Balkans | 486 Years of the Ottoman Legacy in Bosnia and Herzegovina: The Gazi Husrev Bey Madrasah

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Balkans |  486 Years of the Ottoman Legacy in Bosnia and Herzegovina: The Gazi Husrev Bey Madrasah

The Ottoman heritage Gazi Hüsrev Bey Madrasa in Sarajevo, the capital of Bosnia and Herzegovina, continues its 486-year educational tradition.

Halim Husic, deputy director of the Gazi Husrev-bey madrasah, founded on January 8, 1537, by Gazi Husrev-bey, grandson of Sultan Bayezid II, one of the Ottoman sultans, and Sened Zajemović, one of its graduates, director of institutions of the Islamic Federation of Bosnia and Herzegovina made assessments about the school to a reporter AA.

Hosek, deputy director of the Gazi Husrev Beg School, said that he began his education at the school in 1973, then joined the Faculty of Islamic Sciences at the University of Sarajevo, and returned to the school he graduated from after graduating from the university. I started to work.

Noting that he had an unbreakable relationship with the school for 50 years, Hosek said, “The school, which was built by Gazi Hüsrev Bey on January 8, 1537, has been providing continuous education for 486 years. The Gazi Hüsrev Bey school has continued its work despite all the difficult conditions Like fire, flood and war, he said.

“The school adapts to the time period and the circumstances in which you live.”

“The school has been teaching continuously for nearly 500 years and is adapted to the period and conditions in which it is located, as indicated in the founding name of its founder, Gazi Husrev Bey,” said Heusk. Use phrases.

Hosek pointed out that in addition to general courses such as natural sciences, social sciences and foreign languages, there are many technical courses such as recitation, interpretation, hadith, jurisprudence, doctrine and ethics in the school, and he said that they had the opportunity to read.

Heusk said, “After World War II, there were only 10-15 students in the school for a while during the socialist process, but that number gradually increased after the 1970s. As far as we went after the war in Bosnia and Herzegovina, we had about 500 graduates.” 457 students the first semester of this year, and 120 of them will graduate this year.” He said.

Students from the former Yugoslavia studied at the school.

Zajimovic, an alumnus of Gazi Hüsrev Bey Madrasah, was born in 1969 and graduated from the school in 1988.

Zajemović continued:

My family members were members of the Socialist Party and therefore did not expect me to enroll in school. My six uncles were against me going to school, and my brother, my mother, and our neighbors met and suggested that I enroll in the military school, which was very popular at the time, but I made a firm decision to go to school and saw this school and this path myself.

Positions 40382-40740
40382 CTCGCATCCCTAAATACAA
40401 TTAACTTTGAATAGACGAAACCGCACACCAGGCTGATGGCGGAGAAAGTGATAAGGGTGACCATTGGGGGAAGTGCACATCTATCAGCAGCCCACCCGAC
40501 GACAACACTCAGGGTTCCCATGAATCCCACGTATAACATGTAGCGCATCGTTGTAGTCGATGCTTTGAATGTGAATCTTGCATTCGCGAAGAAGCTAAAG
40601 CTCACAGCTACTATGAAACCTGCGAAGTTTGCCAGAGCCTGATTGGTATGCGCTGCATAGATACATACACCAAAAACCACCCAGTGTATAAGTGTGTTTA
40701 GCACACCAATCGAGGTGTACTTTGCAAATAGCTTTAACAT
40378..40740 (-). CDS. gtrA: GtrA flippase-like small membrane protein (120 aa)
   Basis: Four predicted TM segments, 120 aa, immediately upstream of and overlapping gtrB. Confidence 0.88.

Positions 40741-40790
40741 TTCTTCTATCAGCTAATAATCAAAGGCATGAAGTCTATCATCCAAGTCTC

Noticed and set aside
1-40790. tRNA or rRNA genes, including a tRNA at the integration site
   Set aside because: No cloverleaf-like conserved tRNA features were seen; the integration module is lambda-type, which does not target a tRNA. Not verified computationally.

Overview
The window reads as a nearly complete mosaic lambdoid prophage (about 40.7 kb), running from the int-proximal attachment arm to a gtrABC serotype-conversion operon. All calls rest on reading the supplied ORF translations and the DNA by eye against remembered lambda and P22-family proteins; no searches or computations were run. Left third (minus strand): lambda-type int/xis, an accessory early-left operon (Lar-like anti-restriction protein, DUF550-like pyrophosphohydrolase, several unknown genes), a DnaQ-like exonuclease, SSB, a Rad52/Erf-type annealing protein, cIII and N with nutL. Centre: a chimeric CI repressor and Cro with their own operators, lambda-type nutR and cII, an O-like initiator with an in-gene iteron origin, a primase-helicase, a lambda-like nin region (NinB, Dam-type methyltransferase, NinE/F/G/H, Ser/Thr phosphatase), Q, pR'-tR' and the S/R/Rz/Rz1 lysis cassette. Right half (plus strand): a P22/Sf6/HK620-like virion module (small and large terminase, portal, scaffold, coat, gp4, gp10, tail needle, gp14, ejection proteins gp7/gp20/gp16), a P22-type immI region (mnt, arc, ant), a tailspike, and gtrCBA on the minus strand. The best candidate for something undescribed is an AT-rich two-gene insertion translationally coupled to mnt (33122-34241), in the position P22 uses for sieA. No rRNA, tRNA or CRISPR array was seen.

Zajemović emphasized that he had been living in the same dormitory with almost all the students from the former Yugoslavia during his years at the school, and said that the school had a good advantage in this respect and that his contacts with his friends, with whom he studied, were not. I stopped even years later.

Zajemović continued:

We were the generation that pioneered and witnessed the “social changes” in the socialist system. After graduating from school, there were big changes both in Yugoslavia and in Bosnia and Herzegovina. With the transition from the socialist system to the democratic system, the emergence of new political parties and the disintegration of social relations, Islam and Muslims in Bosnia and Herzegovina, and therefore those who have just graduated from school, began to feel the “freedom” that will affect our lives later. Thanks to this, many of us have received a university education both in BiH and abroad.

Zajemović said, “Since 1537, it has continued to provide education despite all circumstances, withstood in spite of all political regimes, and even emerged strong from the country’s last war, which shows how strong and important the school of Gazi Hüsrev Bey is.” He said.

Ghazi Husrev Bey built the school for his mother.

Gazi Husrev Bey, who was the flag bearer of the Ottoman Empire for 20 years in the first half of the 16th century in Bosnia and Herzegovina, played the most important role in the urbanization of Sarajevo, which was a modest town at that time, with mosque, school, library, clock tower, bazaar, inn and shops that built it.

It is mentioned in the documents in the archives of the Gazi Husrev Bey Foundation that the school was built by his son, Gazi Khosrev Bey, in memory of Seljuk Hatun, and that the school was first called “Seljuk”.

The school is also known as “Korsunlu School” among the people because of its lead roof.

At the door of the historic school, “This building was built for those who pray for knowledge and the love of God. Ghazi Khusraw, the defender of religion, is the source of goodwill and pride of justice.” Contains the text.

While Isakoglu Isa Bey, the first sanjak chief of the Ottoman Empire in Bosnia, was described as the “founder of Sarajevo”, Gazi Husrev Bey was recorded in historical records as the name that made Sarajevo a city and a trading center.

The madrasa, which is one of the most important works left by Gazi Husrev-bey in Sarajevo, still bears witness to history with its 486-year history.


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